Today the always-helpful TIME magazine and America Online tell us that “everyone” is talking about this new (fake?) Tide ad, which, in the words of our parent publication, “perfectly spoofs lingering opposition to gay marriage.”
The work has been attributed only to director Mark Nickelsburg of Brooklyn’s Tiny Giant, but Adweek discovered the secret that AOL did not: this is a spec spot not approved by the client (which understandably declined to comment despite its history of supporting gay causes this year).
We will assume that the ad, which has garnered more than 500,000 views on Nickelsburg’s personal Facebook page, also inspired a slew of incoherent comments on AOL. It’s very topical given the recent Kim Davis controversy, which ensures that every state south of the Mason-Dixon will continue to look like an inbred, backwoods hellhole for the next decade or so (and we say this as proud Southerners).
There’s a bit of a mystery, however, about its authorship. One source tells us that the Saatchi & Saatchi organization had “nothing to do” with the project while another tells us that now-former Saatchi creatives Barbara Graetzer and Shiraz Gani did come up with the concept for the ad despite the fact that no one in media has given the agency or either of its creatives credit for their work.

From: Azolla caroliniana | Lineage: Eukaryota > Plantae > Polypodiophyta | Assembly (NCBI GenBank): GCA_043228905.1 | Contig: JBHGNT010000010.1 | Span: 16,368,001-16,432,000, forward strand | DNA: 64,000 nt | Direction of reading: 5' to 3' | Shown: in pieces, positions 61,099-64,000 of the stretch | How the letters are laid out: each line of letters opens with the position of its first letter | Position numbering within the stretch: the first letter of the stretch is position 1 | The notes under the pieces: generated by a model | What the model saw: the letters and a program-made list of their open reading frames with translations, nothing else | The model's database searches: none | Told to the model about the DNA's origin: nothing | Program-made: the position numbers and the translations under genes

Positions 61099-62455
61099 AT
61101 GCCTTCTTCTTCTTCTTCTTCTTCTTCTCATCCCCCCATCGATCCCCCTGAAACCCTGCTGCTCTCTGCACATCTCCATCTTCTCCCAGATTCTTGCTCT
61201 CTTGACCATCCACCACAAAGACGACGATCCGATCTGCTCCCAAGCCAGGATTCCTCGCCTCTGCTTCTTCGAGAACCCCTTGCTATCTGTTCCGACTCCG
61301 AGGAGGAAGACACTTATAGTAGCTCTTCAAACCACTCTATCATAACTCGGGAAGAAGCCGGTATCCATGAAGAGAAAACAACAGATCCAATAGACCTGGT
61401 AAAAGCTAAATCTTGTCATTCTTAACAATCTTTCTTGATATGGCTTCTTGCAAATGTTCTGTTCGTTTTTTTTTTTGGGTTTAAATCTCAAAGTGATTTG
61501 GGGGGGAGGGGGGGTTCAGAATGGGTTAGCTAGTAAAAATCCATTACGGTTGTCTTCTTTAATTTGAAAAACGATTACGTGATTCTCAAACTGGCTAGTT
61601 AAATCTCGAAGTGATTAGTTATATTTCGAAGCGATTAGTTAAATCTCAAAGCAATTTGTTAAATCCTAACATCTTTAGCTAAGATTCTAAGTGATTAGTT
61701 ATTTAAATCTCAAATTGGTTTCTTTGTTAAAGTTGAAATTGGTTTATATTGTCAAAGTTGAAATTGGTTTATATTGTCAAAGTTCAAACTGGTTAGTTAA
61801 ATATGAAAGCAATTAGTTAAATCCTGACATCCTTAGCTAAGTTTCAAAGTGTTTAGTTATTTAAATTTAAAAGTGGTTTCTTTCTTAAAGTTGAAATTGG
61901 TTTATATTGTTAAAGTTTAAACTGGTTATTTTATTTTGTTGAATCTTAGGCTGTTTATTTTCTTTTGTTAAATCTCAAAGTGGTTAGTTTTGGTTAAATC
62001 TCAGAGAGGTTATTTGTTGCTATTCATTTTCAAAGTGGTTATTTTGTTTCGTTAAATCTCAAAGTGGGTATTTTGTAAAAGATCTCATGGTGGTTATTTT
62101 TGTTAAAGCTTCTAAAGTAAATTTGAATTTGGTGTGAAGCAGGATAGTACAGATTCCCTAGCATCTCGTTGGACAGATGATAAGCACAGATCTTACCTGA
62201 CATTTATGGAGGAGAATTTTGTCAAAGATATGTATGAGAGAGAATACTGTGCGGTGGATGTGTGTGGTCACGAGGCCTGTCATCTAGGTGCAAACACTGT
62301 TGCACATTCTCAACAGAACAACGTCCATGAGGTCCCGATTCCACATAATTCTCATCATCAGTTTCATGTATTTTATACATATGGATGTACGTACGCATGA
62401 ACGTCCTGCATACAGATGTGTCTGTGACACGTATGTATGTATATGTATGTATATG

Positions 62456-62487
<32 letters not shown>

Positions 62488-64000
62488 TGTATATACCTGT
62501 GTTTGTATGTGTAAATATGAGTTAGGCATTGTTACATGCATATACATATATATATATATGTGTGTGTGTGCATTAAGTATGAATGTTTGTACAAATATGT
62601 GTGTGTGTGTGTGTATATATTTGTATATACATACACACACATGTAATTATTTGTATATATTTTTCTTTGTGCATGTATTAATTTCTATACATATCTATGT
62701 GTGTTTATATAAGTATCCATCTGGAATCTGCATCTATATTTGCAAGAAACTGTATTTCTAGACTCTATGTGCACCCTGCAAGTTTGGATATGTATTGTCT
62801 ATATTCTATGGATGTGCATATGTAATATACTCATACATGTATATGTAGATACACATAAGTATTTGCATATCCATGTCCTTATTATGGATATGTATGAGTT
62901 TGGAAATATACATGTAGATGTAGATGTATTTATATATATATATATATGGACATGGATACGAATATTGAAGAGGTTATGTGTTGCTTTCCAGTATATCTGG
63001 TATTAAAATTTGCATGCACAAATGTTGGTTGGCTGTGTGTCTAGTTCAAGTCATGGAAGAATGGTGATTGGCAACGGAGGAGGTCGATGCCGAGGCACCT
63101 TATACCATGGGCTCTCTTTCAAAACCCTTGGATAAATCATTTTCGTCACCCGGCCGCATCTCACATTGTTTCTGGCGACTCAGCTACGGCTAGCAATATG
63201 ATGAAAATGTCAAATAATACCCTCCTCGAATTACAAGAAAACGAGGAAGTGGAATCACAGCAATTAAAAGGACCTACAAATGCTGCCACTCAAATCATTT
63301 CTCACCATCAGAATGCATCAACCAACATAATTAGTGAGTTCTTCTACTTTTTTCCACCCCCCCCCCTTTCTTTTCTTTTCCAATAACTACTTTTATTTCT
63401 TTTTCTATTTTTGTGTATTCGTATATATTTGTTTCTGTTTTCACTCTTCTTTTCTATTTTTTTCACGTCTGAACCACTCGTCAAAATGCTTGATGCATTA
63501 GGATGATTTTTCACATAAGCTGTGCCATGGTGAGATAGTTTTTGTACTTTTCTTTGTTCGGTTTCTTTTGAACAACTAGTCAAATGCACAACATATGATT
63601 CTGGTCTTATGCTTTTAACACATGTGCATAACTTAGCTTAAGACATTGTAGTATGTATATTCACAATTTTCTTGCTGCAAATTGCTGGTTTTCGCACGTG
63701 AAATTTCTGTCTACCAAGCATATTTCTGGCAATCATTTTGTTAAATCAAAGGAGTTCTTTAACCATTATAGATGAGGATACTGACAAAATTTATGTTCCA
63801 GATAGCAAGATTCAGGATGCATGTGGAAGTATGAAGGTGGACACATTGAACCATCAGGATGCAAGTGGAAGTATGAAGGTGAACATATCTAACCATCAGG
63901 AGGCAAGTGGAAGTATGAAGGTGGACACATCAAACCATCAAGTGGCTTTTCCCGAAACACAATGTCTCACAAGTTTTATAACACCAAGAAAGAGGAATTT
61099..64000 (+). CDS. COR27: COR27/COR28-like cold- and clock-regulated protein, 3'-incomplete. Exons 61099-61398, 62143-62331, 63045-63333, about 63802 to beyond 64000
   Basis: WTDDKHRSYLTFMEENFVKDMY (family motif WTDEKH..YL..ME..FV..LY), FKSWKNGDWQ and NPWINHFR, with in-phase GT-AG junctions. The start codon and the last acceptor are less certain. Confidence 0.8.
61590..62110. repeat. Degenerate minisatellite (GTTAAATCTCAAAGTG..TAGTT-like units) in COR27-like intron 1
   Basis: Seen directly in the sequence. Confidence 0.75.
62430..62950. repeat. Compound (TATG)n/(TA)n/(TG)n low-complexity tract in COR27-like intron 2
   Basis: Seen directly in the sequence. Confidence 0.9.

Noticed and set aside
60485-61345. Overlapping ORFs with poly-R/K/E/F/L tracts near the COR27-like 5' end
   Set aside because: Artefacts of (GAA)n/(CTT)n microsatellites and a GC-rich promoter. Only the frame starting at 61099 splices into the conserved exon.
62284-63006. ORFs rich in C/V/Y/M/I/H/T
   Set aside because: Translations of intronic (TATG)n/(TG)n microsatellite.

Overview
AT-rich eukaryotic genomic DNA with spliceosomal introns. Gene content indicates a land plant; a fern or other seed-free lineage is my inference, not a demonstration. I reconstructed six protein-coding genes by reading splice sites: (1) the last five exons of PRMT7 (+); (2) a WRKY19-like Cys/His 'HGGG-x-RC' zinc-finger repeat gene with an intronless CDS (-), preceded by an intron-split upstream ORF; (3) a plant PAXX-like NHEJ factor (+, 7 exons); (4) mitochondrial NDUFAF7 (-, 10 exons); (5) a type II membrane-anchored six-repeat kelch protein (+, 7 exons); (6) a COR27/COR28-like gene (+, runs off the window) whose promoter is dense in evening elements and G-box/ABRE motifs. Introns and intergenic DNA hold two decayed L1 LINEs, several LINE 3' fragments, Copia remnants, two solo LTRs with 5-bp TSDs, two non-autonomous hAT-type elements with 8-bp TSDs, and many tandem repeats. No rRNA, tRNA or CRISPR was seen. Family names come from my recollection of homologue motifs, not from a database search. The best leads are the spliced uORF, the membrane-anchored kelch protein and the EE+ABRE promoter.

Here’s one of those creatives.
Made it to adweek! This Fake ‘Tide to Go’ Ad Perfectly Spoofs Lingering Opposition to Gay Marriage http://t.co/wJIyqAljnq
— Barbara Graetzer (@BGraetzer) September 15, 2015
At any rate, the client gets a lot of media coverage for a spot that they did not approve, which is…good?
UPDATE: The Saatchi organization tells us that its teams had nothing whatsoever to do with this work. Nickelsburg confirms, writing:
“Shiraz and Barbara came up with the idea, but they did it on their own long after they had left Saatchi. It was just something fun. Saatchi wasn’t involved in the spec spot at all, nor was P&G.”
So it’s settled, then. Procter & Gamble, however, has yet to respond to all this free press.